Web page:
Alcohol can affect how the body breaks down nutrients, irritate the gut, and speed up the digestive system. All of these effects can impact bowel movements and cause either diarrhea or constipation.

Some alcoholic drinks have more of an effect on the body than others. The more a person drinks, the more likely they are to experience such effects. Eating a meal before drinking alcohol and drinking in moderation can help protect the gut and allow more regular, healthier bowel movements.

In this article, we explain how alcohol may affect the bowels, how to prevent these effects, and how to promote regular bowel movements.

Friends drink alcohol on a patio, which does sometimes make you need to poop.Share on Pinterest
Drinking alcohol can speed up the digestive system, leading to a bowel movement.

Alcohol can cause serious changes in the function of the digestive system. It can overwhelm the gastrointestinal tract and cause intestinal inflammation.

Alcohol may make the digestive system work more quickly than usual. As the contents of the stomach will pass through the small and large intestines faster, the body may be unable to absorb the normal amount of water back into the body. This lack of reabsorption can result in a loose, watery stool.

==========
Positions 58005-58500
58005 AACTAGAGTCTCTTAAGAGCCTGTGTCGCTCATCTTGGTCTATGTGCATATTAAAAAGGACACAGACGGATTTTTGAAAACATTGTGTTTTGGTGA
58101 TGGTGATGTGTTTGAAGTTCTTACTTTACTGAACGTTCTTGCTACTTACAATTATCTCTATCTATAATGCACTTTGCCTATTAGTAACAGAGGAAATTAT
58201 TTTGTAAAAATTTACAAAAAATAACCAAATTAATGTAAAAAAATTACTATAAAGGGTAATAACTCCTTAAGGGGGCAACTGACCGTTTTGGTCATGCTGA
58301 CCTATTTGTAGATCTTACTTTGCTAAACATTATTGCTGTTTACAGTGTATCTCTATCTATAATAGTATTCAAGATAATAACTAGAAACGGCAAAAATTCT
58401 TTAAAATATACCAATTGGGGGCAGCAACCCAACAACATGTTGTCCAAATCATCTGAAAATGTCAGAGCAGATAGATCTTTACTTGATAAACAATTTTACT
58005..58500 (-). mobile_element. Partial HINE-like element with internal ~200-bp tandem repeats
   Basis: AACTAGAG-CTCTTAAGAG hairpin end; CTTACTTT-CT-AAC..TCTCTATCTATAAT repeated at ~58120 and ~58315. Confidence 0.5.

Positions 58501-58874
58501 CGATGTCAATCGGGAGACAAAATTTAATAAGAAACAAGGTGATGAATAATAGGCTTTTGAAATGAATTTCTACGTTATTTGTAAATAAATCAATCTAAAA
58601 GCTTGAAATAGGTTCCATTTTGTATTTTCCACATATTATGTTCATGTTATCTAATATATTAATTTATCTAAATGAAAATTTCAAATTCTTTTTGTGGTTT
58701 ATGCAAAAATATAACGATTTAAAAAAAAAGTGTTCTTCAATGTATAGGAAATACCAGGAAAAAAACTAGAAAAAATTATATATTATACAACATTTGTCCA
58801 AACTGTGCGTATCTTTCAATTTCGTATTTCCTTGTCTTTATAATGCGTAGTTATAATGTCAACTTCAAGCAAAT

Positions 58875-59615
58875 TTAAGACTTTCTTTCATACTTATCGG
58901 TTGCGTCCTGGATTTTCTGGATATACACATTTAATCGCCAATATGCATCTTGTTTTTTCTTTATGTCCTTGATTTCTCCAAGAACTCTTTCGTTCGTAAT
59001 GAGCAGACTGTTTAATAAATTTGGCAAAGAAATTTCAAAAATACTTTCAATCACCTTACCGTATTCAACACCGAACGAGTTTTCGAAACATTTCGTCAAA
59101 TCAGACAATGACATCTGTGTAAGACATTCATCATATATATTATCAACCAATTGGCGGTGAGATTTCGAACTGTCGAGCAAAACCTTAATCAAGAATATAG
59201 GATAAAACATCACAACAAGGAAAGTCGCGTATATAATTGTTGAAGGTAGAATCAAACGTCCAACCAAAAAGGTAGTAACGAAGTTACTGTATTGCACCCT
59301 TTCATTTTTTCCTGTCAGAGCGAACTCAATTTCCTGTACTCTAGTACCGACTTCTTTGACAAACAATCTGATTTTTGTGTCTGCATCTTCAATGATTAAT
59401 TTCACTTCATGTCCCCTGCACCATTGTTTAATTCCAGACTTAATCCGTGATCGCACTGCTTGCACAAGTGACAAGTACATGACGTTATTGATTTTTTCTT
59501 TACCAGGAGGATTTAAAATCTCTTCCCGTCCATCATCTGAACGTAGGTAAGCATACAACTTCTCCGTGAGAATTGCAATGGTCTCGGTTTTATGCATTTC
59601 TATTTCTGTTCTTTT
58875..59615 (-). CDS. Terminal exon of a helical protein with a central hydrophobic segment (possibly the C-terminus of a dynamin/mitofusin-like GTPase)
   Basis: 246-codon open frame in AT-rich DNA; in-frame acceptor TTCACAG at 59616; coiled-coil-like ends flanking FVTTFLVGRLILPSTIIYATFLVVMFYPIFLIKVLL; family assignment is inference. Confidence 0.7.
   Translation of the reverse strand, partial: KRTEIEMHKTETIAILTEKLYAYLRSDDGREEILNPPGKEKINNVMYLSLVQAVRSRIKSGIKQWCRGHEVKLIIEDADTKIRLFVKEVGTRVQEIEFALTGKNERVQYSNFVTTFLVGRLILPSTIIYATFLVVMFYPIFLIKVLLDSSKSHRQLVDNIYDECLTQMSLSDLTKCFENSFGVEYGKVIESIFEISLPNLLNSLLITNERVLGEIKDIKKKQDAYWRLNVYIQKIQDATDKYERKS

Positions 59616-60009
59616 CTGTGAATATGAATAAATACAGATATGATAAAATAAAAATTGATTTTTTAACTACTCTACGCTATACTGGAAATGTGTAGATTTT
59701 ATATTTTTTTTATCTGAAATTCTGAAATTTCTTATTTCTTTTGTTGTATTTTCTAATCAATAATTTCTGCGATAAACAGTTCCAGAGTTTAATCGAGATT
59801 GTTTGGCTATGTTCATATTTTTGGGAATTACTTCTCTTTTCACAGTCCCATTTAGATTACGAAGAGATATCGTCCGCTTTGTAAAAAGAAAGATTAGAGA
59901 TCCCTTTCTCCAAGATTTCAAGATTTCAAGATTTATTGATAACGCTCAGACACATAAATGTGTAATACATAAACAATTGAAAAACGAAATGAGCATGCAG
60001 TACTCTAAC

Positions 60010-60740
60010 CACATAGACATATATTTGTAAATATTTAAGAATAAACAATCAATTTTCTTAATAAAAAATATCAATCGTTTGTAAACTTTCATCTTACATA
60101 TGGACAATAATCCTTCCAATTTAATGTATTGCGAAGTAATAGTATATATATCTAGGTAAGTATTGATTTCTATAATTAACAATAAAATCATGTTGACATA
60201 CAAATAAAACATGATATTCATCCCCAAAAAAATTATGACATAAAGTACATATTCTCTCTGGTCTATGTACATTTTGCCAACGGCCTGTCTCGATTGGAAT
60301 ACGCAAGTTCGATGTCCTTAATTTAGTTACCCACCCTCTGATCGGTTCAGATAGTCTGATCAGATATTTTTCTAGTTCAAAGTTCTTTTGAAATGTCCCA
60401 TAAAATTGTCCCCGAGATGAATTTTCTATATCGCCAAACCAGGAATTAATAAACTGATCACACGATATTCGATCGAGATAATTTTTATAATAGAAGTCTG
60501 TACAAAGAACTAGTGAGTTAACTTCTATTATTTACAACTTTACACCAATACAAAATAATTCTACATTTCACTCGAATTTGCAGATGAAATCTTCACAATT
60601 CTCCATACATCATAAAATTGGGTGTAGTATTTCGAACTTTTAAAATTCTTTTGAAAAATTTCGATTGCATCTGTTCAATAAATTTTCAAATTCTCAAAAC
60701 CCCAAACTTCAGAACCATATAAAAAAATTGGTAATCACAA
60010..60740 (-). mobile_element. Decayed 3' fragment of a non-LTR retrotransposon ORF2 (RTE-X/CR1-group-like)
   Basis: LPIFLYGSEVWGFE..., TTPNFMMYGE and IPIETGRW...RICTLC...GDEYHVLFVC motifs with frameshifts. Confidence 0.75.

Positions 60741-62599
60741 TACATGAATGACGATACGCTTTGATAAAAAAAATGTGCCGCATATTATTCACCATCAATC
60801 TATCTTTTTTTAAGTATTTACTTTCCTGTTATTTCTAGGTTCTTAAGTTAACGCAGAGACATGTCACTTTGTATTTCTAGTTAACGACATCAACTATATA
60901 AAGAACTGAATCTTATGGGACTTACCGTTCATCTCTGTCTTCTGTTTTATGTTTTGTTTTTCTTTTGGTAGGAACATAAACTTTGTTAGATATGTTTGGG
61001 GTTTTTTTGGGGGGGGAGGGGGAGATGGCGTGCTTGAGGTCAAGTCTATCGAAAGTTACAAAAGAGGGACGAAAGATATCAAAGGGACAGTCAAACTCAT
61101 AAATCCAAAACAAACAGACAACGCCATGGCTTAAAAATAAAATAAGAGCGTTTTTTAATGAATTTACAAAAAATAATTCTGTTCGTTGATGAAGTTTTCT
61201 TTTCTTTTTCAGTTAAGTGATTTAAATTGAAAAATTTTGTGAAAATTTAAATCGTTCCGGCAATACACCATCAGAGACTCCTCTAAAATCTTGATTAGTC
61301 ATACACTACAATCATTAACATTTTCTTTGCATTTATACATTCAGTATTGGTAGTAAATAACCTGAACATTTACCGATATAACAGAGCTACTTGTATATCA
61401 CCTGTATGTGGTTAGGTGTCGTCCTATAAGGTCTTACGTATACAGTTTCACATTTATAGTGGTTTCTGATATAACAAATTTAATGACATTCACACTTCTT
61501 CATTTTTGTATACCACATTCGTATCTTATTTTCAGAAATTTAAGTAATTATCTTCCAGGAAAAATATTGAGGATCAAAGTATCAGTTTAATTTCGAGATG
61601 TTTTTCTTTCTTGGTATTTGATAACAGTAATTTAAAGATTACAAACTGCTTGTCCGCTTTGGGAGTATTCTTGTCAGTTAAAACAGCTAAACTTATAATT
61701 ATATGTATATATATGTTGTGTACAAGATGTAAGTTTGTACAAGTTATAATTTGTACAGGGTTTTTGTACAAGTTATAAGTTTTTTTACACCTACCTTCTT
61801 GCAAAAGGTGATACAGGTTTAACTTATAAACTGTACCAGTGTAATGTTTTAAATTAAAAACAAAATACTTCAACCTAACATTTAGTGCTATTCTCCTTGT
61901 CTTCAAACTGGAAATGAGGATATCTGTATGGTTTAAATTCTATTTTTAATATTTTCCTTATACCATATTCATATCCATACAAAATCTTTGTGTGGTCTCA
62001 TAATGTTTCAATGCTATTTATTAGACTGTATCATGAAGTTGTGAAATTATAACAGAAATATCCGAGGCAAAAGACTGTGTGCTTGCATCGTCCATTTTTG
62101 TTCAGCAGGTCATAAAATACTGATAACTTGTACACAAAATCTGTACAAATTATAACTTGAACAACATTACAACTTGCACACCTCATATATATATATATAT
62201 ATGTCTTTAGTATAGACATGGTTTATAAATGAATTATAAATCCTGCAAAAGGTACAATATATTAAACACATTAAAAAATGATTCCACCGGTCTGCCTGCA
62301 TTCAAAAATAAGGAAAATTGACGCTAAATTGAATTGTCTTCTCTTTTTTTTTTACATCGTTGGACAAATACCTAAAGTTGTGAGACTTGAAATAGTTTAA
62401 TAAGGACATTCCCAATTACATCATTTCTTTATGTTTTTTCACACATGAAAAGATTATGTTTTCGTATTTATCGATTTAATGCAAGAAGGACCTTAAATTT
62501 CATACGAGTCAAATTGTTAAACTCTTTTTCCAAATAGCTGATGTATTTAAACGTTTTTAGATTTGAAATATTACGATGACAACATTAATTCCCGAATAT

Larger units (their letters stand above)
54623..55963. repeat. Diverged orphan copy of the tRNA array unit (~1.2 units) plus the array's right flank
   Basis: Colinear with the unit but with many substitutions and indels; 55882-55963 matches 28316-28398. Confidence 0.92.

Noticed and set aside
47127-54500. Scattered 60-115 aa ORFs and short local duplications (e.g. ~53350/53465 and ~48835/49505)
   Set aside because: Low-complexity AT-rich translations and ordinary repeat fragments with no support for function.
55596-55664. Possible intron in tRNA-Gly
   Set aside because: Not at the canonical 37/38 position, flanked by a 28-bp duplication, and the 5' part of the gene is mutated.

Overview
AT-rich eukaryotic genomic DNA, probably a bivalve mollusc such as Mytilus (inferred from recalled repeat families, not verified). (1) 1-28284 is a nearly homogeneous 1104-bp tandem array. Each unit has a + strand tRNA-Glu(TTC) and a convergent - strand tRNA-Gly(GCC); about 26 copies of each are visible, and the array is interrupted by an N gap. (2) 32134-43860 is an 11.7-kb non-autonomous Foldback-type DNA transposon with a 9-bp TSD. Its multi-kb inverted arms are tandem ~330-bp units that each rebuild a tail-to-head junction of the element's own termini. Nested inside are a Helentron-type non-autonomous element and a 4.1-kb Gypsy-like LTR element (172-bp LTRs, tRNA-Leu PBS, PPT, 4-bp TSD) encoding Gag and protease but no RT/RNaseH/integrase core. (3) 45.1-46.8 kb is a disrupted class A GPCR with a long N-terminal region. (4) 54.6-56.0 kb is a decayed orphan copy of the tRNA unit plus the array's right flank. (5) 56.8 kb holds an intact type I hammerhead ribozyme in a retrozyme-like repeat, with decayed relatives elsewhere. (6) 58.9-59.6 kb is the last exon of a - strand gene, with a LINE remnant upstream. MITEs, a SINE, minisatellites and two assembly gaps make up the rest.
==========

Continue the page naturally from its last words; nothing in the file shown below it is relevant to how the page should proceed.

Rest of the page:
As the digestive system is working faster than normal, it can make the need to poop urgent. A person may experience diarrhea after drinking alcohol.

Learn more about diarrhea after drinking alcohol.

Alcohol can also cause constipation because it is a diuretic. A diuretic is anything that causes the body to make more urine than normal. This effect can lead to dehydration because a person is urinating more often but not taking in enough fluids.

If a person experiences dehydration, their large intestine will take as much water as possible from waste before it leaves the body. This reabsorption can cause a hard, dry stool that is difficult to pass.

Alcohol irritates the gut, causing inflammation in the lining of the intestines, which stops the gut from absorbing nutrients as well as usual. Anything that the body cannot absorb will pass through the gut and out of the body as waste.

Therefore, the body may produce more waste than normal after a person drinks alcohol, and this may cause them to have more frequent bowel movements.

These problems can be worse if a person has gut problems, such as irritable bowel syndrome (IBS). In some cases, a person may be intolerant to some or all types of alcohol. Gluten in beer or tannins in wine can irritate the stomach.

Every person’s digestive system is different. People who drink regularly or in large amounts can find that alcohol irritates their stomach lining over time. These individuals may experience more frequent gut problems.

One of the most effective ways to limit the effects of alcohol is to drink in moderation. Most people should be able to avoid alcohol affecting their bowel movements if they limit their intake.

The Centers for Disease Control and Prevention (CDC) recommend safe limits for alcohol intake. For females, this is up to one drink per day. For males, it is up to two drinks per day.

The National Institute on Alcohol Abuse and Alcoholism consider one standard drink as: